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Web Analytics - Adding Context to Your Analysis

Kris
Kris

Table of Contents

It is common for web analysts to report basic web traffic data in various reports, but it is very important to add some context around the data and analysis.

Based on my discussion with many specialists through conferences, I still feel that there are gaps between what analysts are providing vs. what managements are taking away from it.

While more companies are starting to onboard web analytics, we have to make sure to focus on providing insights beyond the out of the box reports.

I mentioned in my previous posting that it is very common for a business to ask a basic question, but it is always in everyone’s best interest to understand how it is impacting the bottom line.

To give you a practical example, web analysts are talking about segmentation all the time, and I think that is a very good one. You can segment data in many ways. Google Analytics provide us with a free to set up Advanced Segmentation around the data we want to quickly model.

Adobe SiteCatalyst has props and events tags to separate data into a different bucket to see the difference. Webtrends allow us to create custom reports and nest different data into different buckets. Use the crap out of it to add context to your reporting and analysis.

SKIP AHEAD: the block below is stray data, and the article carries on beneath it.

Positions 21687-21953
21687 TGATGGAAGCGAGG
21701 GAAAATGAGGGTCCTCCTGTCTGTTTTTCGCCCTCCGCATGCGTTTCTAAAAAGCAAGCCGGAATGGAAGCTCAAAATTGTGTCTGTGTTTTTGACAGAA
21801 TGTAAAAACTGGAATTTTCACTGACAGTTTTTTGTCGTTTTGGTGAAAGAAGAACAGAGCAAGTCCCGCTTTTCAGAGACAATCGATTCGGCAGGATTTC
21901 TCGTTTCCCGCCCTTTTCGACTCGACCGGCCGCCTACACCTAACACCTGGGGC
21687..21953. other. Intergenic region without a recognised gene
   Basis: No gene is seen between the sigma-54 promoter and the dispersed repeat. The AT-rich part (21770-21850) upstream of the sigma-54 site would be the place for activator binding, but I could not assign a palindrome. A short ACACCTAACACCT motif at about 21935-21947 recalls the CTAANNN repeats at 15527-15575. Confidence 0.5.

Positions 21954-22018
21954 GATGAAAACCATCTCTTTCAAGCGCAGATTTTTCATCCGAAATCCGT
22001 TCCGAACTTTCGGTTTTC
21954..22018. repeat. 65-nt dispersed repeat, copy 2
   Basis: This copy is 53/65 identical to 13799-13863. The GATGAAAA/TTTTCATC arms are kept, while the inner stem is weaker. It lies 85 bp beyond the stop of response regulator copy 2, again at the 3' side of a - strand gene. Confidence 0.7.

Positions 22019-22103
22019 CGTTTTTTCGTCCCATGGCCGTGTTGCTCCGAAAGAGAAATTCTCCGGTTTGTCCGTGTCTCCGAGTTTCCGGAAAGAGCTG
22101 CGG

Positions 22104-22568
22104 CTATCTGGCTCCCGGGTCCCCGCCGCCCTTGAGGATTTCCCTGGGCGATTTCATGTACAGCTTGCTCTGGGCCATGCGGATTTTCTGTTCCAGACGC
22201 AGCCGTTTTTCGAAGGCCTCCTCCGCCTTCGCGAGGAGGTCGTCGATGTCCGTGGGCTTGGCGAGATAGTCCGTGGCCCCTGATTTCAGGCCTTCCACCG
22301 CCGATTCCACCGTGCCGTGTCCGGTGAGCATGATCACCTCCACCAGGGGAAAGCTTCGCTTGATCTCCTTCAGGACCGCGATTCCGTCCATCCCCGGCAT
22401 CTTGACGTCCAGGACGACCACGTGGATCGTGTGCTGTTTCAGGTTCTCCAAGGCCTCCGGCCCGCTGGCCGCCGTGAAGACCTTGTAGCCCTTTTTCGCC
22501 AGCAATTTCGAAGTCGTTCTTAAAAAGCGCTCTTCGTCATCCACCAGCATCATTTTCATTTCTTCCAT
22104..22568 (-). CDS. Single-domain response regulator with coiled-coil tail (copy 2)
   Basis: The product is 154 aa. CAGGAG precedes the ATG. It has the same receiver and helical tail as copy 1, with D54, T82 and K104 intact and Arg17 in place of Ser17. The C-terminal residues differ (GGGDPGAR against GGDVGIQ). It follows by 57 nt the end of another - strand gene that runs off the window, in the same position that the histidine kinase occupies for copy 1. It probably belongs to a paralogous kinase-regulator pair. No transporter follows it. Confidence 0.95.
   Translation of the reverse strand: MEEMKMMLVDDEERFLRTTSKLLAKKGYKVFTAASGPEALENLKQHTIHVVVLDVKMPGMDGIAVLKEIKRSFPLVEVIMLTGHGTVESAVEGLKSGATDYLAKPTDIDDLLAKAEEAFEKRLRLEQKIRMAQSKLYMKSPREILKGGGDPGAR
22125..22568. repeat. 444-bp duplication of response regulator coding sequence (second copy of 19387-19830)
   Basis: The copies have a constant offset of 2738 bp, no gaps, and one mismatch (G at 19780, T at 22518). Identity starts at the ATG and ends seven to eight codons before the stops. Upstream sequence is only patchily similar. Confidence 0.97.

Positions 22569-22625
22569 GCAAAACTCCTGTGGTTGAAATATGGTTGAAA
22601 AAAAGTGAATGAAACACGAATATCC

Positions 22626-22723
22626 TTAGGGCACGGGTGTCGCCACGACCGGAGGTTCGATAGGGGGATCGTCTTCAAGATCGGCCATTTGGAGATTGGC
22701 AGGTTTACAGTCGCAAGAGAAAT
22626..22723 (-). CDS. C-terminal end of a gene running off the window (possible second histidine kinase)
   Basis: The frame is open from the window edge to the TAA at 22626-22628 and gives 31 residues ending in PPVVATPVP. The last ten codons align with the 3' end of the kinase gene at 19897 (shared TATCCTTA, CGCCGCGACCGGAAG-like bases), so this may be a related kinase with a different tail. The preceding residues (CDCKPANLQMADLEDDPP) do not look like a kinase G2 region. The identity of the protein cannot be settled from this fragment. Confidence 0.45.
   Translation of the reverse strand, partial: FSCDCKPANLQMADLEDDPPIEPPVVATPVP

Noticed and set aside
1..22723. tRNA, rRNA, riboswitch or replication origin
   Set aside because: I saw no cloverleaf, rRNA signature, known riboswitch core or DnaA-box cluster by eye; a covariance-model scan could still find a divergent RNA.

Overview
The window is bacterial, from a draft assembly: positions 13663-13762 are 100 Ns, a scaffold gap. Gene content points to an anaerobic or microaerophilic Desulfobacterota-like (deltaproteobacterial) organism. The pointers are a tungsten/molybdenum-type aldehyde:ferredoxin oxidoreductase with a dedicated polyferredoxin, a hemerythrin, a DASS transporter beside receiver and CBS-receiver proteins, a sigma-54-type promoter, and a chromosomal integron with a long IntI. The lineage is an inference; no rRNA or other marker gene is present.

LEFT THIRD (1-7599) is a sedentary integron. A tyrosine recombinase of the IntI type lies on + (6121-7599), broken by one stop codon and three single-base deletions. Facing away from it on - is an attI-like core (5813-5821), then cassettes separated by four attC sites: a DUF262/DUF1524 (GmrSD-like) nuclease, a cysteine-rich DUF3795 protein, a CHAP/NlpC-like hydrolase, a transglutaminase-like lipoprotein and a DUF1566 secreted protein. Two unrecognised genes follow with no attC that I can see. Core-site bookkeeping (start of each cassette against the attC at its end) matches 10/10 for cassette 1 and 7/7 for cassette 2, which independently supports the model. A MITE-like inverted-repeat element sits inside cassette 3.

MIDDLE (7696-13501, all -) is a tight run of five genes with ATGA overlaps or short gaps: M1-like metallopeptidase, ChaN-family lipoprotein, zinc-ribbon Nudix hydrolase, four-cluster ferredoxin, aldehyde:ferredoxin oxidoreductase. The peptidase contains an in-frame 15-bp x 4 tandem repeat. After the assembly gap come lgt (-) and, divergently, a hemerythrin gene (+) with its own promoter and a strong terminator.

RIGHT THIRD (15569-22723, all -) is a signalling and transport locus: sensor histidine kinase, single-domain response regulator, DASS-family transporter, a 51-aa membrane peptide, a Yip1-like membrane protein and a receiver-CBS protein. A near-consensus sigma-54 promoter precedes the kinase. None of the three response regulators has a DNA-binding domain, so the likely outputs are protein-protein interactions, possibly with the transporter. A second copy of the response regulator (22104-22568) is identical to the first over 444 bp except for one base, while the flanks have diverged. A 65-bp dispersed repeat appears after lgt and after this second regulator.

Start with the basics, and evolve your end users to ask challenging and deeper questions. Get that to a point where I can’t answer that without X, Y, and Z. That’ll give you the leverage to go to the next step into your web analytics journey.

In Avinash’s book, he has a nice diagram on Web Analytics 2.0 with different circle getting into an insight. The X, Y, and Z are basically that; qualitative data, competitive data, etc.

To give you some basics examples you can start adding context to your analysis:

  • Don’t just report campaign traffic. Do you see any correlation between other lift in traffic trend? Did campaign period life more traffic coming from Organic Search / Advocacy / Comments / engagements / Mentions on Twitter / etc.
  • People who DO vs. Don’t DO X, what do they do, what is the difference at the outcome level.
  • Change in data, what’s causing the change? Easy to speculate, but very difficult to validate it, because you have to cut, slice, and dice many different data to gain confidence in your findings. All of these data will not necessarily be plotted in your report, so need to be creative in articulating it. Web Analytics tools need to be set up to do that good, too.
  • Cost vs. Outcome. Always be conscious about asking this to your self. I believe part of the reason why many middle managements don’t get web analytics is because they don’t see it tie to costs/investments/spend.
  • Stupid questions like “give me average time on page”, could potentially be…
    “Give me Avg. time on page after we did X; and how much efforts (costs) did it take to impact the bottom line while we see Avg. time on page change and what does that mean?”. These kinds of questions make me excited.

Even if the business is not asking this, add context to your data so that business can ask in such form in future. I see it work for most of the people.

Enjoy analyzing data. Digital Analytics is fun!!

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Analytics

Kris

As a data journalist, I enjoy curating and analyzing marketing trends, and data. The things that fascinate me the most are the transforming business landscape due to evolving marketing technologies.